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Frangopol Honored with 2016 OPAL Award

ASCE Blog: Pioneer of Life-Cycle Cost Analysis Honored with 2016 OPAL for Education

 

http://blogs.asce.org/pioneer-of-life-cycle-cost-analysis-honored-with-2016-opal-for-education/

Home Facilities ATLSS Lab

The ATLSS Multi-directional Experimental Laboratory was constructed in 1987 under funding from the National Science Foundation to be a major facility for large-scale structural testing. The laboratory, located in the Imbt Laboratory on Lehigh University’s Mountaintop Campus, was opened and dedicated in the second quarter of 1989. In 2002, the laboratory was enhanced with the construction of the George E. Brown Network for Earthquake Engineering Simulation (NEES) Real-Time Multi-directional (RTMD) Equipment Site. The laboratory continues to support both publicly and privately funded sponsored research and industrial testing programs. The facilities noted below are maintained through the generation of equipment use fees that are charged to users of the laboratory as part of research and testing programs.


The laboratory remains one of the largest of its kind in North America, with a 100 foot (30.5 m) by 40 foot (12.2 m) strong test floor, bordered on two adjacent sides by an extended L-shaped monolithic, rigid reaction wall that is 50 foot (15.2 m) tall at one side and steps down incrementally on the other side from 40 foot (12.2 m) to 30 foot (9.1 m) to 20 foot (6.1 m) tall. The L-shaped reaction wall runs continuously from one corner of the strong test floor to the diagonally opposite corner of the test floor, and has monolithic 20 foott (6.1 m) tall continuations that extend around the corners at the ends of the wall. The reaction wall and test floor have a 5 foott (1520 mm) square grid of high capacity anchor points which allow large-scale two-and three-dimensional test structures and test frames to be fastened to the wall and floor to facilitate multi-directional (multi-axis) loading.


The laboratory is equipped to generate multi-directional static and time-varying loads. The primary component of the loading system is the hydraulic power system, which operates at 3,000 psi (20.7 MPa) and 600 gpm (2270 liters/min). The RTMD Equipment Site operates at 3,500 psi (24.1 MPa). The hydraulic power system serves numerous, computer-driven servo-controlled hydraulic actuators simultaneously and independently using a system of 6 40 gpm (150 liters/min) independent hydraulic service manifolds. The hydraulic piping encircles the laboratory, while the hydraulic pumps, motors, reservoir, and cooling systems are in an adjacent pump house area. The equipment in the lab includes 38 hydraulic actuators (including the 5 NEES-dedicated actuators). Wineman System, MTS flex system, MTS 458, and Vickers computer-driven control systems are available for controlling the loads generated by the hydraulic actuators.


The ATLSS Center has three main data acquisition systems (1 with 256 channels and 2 with 192 channels) for conditioning and acquiring data from experimental research. More than 200 channels of signal conditioners are available for use with these systems. CR5000 and CR9000 data acquisition systems for remote data logging are available for both field and laboratory testing. The laboratory floor has been equipped with a switched gigabit network, providing network connections every 15 feet (4.57 m) along the reaction walls. Network connections in the laboratory currently connect to the main campus backbone by way of a switched fiber optic network.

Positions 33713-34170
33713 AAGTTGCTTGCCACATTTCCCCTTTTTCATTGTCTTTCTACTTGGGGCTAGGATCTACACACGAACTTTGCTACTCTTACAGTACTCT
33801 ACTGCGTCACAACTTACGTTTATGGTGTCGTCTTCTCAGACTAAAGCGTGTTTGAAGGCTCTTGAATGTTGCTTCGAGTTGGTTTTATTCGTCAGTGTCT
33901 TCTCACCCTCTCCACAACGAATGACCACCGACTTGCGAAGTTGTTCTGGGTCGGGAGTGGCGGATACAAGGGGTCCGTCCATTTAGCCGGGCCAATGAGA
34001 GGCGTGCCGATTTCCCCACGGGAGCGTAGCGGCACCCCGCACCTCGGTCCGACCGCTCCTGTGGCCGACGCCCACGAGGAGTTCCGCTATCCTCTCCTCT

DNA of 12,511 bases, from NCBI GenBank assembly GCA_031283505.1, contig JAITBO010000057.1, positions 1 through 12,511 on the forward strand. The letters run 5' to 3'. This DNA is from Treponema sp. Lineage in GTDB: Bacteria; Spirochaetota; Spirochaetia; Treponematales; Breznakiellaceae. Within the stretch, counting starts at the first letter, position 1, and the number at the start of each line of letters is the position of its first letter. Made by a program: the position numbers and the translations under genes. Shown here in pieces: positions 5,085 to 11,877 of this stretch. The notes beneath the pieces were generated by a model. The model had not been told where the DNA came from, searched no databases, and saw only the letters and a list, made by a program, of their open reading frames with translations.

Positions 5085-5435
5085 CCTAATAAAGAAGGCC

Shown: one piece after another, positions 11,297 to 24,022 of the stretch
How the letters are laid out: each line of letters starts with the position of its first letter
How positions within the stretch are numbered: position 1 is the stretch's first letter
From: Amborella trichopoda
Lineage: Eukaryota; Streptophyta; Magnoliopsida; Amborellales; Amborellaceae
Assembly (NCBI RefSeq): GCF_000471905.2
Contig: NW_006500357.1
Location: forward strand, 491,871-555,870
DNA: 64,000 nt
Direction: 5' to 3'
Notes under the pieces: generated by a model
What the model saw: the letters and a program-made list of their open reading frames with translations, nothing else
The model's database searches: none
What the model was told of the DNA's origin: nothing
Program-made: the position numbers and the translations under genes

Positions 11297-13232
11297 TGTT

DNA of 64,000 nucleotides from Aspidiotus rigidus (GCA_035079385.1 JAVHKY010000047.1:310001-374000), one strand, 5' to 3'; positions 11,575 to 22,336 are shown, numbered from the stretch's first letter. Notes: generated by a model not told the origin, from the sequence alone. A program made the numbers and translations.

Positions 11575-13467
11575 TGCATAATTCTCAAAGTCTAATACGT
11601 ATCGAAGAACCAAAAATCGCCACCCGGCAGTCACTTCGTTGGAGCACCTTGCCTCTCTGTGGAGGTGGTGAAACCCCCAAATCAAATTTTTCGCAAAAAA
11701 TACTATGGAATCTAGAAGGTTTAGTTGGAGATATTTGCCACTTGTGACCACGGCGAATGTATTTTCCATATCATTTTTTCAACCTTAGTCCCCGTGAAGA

Tele-observation, or video data acquisition equipment, is not frequently used in the laboratory and as such is typically leased when required for testing. All of the experimental facilities are connected to the switched 100-megabit infrastructure, although some research offices and computing laboratories are equipped with the gigabit copper infrastructure.


Adjacent to the reaction wall and strong test floor is a large area where additional tests can be set up, as well as sizeable service areas for specimen fabrication, preparation, instrumentation, and storage. The additional test area was developed, beginning in 1998, for a new large-scale facility for testing structural subassemblages (in particular for testing half-scale ship hull test specimens for the United States Navy) under constant bending moment with or without axial force, and subsequently modified in 2010, for more robust structural testing demands.


The ATLSS Multi-directional Experimental Laboratory is supported by a 40 kip (180 kN) radio-controlled overhead traveling crane for handling specimens and equipment on the test floor, and a 20 kip (90 kN) radio-controlled overhead traveling crane for the main service area and the additional test area. Large overhead doors 20 feet tall by 25 feet wide (6.1 m tall by 7.6 m wide) and large paved areas outside the laboratory provide easy access for tractor-trailer trucks delivering test specimens, equipment, materials, and supplies. Laboratory service areas contain welding equipment, a large-bed drill press, a band saw, a grinder, and an array of hand tools.
 

Recent Project

PITA Project: Integrated Framework using Monitoring and Reliability for Improved infrastructure Management under Uncertainty: Phases 1, 2, and 3

 

The aim of the PITA project is to develop a novel integrated framework using structural health monitoring and reliability technologies for improved bridge management under uncertainty. Through the use of new technologies and the employment of structural health monitoring and reliability approaches, the project is expected to have significant impact on bridge lifetime management practices.

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